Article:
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Yes, another Javron cub


Registered User
Well, I just took possession of my Javron Super Cub kit and of course, one of the things you have to do is start a build thread. �� Lead time was 18 months, considerably longer than expected, but there you go. Kit quality is superb and pretty much everybody I've shown it to agrees. I'm still short a few parts but I have no doubt I will get them. The wing is a work of art. I've had it about a week now and thought I would try to document some of it here. Not going to try to compete with Bills thread but thought maybe there were some things that could be added. Mostly, I'm thinking it would be a good idea to have a few sc.org folks looking over my shoulder to let me know when I goof up. I may not be good, but I'm slow. �� First thing I've learned, while the old backcountry manual is a great resource, things have changed since then. Example, I'm looking for 6 stringers, and only find 4. Turns out I'm not short, instead, Jay now welds the upper side stringers into the frame. Anyway, just an example. Like I said, the old build manual l is great, but you can't just use it blindly, you have to figure out what's right and whats superseded. I've still got to figure out how to post photos but I'll put some up.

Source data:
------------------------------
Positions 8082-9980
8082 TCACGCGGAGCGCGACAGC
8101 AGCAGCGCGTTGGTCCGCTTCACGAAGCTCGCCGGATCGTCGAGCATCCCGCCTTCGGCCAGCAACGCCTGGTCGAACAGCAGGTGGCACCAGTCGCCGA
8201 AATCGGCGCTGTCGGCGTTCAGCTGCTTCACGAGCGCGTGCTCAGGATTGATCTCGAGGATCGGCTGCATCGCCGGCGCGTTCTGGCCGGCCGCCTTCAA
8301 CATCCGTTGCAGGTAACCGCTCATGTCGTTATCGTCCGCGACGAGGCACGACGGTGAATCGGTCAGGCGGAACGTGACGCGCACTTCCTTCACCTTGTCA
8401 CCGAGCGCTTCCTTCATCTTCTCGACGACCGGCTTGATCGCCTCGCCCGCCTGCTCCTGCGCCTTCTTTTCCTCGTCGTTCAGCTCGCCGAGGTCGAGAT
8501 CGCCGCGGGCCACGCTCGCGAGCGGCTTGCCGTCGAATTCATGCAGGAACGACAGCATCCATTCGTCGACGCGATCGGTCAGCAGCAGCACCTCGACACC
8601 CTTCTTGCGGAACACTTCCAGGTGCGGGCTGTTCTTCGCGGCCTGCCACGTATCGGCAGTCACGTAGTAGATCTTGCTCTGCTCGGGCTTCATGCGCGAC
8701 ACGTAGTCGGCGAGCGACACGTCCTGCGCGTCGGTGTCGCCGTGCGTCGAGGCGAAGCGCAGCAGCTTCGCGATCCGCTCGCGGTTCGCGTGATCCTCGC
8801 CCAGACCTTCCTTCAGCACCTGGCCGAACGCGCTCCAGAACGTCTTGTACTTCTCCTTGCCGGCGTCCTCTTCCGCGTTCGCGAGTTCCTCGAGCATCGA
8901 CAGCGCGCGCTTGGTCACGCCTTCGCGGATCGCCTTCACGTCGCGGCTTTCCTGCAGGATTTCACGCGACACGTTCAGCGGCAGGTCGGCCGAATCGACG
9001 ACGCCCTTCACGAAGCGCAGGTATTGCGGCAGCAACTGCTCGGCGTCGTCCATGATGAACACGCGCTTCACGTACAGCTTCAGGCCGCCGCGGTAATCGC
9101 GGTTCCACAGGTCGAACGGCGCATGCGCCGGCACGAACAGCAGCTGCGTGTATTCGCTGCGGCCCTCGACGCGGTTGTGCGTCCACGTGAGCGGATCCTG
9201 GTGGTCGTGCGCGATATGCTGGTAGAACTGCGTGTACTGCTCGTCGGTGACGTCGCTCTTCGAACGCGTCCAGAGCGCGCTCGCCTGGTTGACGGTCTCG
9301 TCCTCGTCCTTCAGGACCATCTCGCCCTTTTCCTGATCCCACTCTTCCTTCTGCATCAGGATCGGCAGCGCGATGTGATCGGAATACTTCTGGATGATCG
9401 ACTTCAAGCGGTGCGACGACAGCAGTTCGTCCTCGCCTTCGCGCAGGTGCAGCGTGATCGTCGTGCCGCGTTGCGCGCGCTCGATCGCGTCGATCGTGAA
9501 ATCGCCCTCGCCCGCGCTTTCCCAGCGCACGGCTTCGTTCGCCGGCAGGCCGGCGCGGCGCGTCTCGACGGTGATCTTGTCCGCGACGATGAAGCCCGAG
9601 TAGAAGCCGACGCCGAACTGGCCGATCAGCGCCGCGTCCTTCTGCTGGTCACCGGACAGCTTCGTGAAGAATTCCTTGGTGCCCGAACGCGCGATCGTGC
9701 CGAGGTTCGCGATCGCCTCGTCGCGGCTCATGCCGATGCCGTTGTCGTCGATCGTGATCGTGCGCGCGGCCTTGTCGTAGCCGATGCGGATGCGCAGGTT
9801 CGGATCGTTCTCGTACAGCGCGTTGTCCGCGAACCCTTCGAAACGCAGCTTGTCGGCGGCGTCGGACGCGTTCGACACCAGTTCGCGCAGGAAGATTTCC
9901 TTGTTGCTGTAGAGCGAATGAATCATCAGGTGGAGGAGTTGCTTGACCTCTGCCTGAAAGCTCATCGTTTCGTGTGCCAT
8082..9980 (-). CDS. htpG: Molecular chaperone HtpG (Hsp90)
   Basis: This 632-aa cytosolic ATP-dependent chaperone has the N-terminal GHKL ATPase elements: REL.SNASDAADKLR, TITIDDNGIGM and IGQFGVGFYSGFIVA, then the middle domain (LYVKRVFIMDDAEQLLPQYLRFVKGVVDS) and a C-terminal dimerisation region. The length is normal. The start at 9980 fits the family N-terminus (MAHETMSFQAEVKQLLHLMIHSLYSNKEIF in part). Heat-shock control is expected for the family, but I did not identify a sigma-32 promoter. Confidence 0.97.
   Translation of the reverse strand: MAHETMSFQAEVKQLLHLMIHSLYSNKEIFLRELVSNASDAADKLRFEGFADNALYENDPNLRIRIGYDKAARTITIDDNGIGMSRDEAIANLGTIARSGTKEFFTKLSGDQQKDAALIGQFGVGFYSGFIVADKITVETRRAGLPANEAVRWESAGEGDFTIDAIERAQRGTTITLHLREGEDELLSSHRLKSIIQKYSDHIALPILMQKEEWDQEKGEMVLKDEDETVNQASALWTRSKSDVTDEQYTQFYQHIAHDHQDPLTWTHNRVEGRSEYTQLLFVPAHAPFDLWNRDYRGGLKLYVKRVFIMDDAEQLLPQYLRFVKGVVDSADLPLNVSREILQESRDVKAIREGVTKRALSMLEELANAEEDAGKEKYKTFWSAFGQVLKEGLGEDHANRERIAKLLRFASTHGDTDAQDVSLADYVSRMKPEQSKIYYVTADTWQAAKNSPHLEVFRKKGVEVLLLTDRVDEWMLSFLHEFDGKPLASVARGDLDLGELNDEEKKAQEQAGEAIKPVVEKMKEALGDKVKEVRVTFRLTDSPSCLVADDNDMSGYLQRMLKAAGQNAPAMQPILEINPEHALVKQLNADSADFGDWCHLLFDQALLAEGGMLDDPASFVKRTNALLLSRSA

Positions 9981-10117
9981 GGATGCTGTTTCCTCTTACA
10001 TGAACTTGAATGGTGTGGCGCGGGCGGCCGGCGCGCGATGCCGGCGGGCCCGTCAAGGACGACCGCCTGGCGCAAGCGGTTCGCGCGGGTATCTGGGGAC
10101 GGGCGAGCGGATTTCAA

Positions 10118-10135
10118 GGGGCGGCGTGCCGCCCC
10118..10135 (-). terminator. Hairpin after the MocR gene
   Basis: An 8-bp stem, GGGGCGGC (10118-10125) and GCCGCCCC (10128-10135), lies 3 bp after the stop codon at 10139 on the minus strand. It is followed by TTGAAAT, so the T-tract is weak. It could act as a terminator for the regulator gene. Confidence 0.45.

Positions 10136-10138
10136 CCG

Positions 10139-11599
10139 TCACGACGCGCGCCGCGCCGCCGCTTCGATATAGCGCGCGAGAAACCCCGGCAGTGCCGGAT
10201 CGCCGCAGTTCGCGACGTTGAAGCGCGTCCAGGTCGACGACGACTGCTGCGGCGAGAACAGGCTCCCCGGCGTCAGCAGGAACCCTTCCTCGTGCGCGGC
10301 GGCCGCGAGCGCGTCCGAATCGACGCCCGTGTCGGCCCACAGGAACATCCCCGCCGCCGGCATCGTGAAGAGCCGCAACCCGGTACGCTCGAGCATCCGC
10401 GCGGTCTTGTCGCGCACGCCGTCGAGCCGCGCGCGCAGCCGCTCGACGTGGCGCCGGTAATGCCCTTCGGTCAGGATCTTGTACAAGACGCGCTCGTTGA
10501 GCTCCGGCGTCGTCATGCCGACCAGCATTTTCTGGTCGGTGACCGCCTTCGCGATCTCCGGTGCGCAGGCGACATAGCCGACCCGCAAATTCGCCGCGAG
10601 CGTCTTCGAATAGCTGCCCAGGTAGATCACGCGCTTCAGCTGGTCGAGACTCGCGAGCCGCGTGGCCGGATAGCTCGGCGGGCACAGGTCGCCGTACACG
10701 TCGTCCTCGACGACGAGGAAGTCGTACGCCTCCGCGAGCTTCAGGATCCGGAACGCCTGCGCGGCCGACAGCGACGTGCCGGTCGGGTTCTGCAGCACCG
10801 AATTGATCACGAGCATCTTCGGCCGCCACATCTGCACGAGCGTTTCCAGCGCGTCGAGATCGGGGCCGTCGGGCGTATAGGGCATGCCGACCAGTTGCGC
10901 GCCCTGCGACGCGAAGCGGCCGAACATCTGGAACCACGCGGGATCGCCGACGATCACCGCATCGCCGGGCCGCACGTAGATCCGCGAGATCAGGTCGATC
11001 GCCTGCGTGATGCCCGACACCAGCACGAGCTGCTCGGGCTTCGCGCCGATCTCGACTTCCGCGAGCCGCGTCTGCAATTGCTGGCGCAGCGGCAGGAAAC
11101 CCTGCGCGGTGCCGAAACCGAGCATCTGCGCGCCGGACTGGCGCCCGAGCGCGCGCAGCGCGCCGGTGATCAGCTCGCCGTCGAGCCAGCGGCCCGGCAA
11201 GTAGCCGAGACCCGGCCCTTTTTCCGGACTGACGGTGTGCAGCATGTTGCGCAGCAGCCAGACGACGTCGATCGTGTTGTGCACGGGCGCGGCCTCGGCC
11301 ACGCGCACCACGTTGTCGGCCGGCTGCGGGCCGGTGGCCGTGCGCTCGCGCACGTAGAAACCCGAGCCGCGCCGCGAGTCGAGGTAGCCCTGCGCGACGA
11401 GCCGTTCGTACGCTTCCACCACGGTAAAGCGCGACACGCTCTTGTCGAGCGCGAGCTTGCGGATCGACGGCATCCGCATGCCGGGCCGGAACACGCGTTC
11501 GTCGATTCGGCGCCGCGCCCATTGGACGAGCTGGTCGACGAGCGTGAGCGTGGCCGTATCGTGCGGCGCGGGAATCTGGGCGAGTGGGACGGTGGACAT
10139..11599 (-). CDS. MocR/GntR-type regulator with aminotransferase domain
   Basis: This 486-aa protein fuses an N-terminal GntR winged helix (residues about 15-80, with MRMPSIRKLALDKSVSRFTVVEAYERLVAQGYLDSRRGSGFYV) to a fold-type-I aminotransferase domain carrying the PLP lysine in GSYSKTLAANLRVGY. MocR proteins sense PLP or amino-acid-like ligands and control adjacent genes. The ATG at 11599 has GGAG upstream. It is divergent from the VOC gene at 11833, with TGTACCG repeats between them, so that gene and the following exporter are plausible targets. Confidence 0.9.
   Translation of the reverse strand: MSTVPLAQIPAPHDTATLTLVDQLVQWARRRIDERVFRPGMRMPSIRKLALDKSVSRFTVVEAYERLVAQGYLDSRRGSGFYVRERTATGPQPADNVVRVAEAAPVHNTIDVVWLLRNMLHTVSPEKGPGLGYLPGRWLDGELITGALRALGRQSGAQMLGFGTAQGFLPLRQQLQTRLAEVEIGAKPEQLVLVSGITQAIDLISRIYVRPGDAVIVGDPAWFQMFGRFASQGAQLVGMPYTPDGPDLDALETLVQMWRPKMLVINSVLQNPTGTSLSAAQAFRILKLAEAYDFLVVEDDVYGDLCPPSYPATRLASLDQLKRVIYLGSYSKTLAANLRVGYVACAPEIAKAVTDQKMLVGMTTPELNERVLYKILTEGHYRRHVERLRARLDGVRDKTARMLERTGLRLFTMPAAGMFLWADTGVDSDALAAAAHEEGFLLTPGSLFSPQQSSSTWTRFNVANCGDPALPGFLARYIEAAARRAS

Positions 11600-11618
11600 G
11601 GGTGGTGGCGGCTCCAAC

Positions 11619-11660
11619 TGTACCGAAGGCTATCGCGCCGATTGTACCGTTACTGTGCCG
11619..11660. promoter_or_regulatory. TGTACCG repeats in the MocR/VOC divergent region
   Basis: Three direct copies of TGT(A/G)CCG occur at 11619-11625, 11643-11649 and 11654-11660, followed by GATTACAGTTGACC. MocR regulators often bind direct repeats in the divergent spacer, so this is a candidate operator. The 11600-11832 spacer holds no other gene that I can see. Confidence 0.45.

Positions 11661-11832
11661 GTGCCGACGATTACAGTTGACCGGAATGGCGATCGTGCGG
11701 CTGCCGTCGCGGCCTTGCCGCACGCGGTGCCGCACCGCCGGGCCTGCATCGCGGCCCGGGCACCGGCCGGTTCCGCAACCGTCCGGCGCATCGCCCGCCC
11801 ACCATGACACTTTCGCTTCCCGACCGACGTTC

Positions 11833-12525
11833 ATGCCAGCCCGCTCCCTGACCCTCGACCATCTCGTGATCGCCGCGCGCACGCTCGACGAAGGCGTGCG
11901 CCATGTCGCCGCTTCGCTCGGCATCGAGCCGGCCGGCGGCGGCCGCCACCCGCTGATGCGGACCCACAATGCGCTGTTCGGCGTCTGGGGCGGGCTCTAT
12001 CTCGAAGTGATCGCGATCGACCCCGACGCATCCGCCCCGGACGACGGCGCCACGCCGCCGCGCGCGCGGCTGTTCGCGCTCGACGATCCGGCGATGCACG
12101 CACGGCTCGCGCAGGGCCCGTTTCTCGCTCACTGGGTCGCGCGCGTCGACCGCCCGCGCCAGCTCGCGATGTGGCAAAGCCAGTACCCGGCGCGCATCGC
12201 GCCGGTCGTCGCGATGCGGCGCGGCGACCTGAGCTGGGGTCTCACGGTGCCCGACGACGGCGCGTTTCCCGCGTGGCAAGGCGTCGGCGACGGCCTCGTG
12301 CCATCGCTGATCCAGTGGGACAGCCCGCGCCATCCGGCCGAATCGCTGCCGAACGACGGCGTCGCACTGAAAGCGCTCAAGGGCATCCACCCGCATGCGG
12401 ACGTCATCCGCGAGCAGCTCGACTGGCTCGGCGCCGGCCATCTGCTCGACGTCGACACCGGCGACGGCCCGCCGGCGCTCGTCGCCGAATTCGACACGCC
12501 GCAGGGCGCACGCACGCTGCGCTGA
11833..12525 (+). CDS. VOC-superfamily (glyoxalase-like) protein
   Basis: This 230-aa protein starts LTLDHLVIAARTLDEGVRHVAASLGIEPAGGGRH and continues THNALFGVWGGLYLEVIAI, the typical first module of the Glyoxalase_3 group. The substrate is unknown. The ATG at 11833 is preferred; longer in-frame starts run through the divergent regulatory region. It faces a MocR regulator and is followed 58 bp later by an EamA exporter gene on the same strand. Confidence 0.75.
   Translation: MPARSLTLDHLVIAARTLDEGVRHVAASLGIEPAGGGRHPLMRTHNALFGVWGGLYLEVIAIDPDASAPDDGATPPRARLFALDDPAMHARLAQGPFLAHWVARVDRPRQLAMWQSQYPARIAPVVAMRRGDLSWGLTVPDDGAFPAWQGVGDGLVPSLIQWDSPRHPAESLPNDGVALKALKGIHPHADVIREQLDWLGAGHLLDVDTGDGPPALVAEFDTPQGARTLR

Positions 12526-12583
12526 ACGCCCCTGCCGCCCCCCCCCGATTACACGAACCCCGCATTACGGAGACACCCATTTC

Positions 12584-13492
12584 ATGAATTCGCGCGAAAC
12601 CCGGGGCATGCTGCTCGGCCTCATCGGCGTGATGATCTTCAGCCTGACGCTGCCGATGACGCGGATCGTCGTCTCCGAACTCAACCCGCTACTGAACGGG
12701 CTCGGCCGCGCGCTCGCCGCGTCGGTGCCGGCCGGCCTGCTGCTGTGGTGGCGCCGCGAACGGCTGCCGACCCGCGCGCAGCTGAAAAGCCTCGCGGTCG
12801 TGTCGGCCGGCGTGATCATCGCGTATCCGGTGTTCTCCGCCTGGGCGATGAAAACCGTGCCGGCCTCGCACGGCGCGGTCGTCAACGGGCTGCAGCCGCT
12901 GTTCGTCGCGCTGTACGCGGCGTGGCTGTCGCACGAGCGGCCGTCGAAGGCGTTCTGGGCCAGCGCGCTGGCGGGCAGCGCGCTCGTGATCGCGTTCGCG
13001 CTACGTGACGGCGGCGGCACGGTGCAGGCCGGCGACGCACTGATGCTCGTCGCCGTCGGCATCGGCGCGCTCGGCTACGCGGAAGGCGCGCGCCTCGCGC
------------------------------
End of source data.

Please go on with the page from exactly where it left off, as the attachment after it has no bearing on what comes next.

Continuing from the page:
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Nice! Picked up my wings about 6 weeks ago - agree, so nice. Looking forward to seeing your progress.
I see something right off the bat for your consideration. There is a screw on fairing which goes over the wing trailing edge fabric, which closes the gap between the wing and the flaps when they are up. Instead of the screw on fairing, glue on a piece of balsa wood cut and sanded to shape, then cover the wood with a fabric tape. Use the covered flap as a sanding block to shape the balsa. Allow just enough clearance for the finish tape when sanding. This makes a nice well shaped fairing which does an excellent job of smoothing the airflow over the flaps which is critical for airflow over the tail and improving lift from the flaps. I also used a strip of tephlon tape under the trailing edge as chafe protection between the flap and wing.

That S2F will need to move to make room for the Cub. :p
I always enjoy following these build threads. Interesting to see the innovation used to build a Super Cub.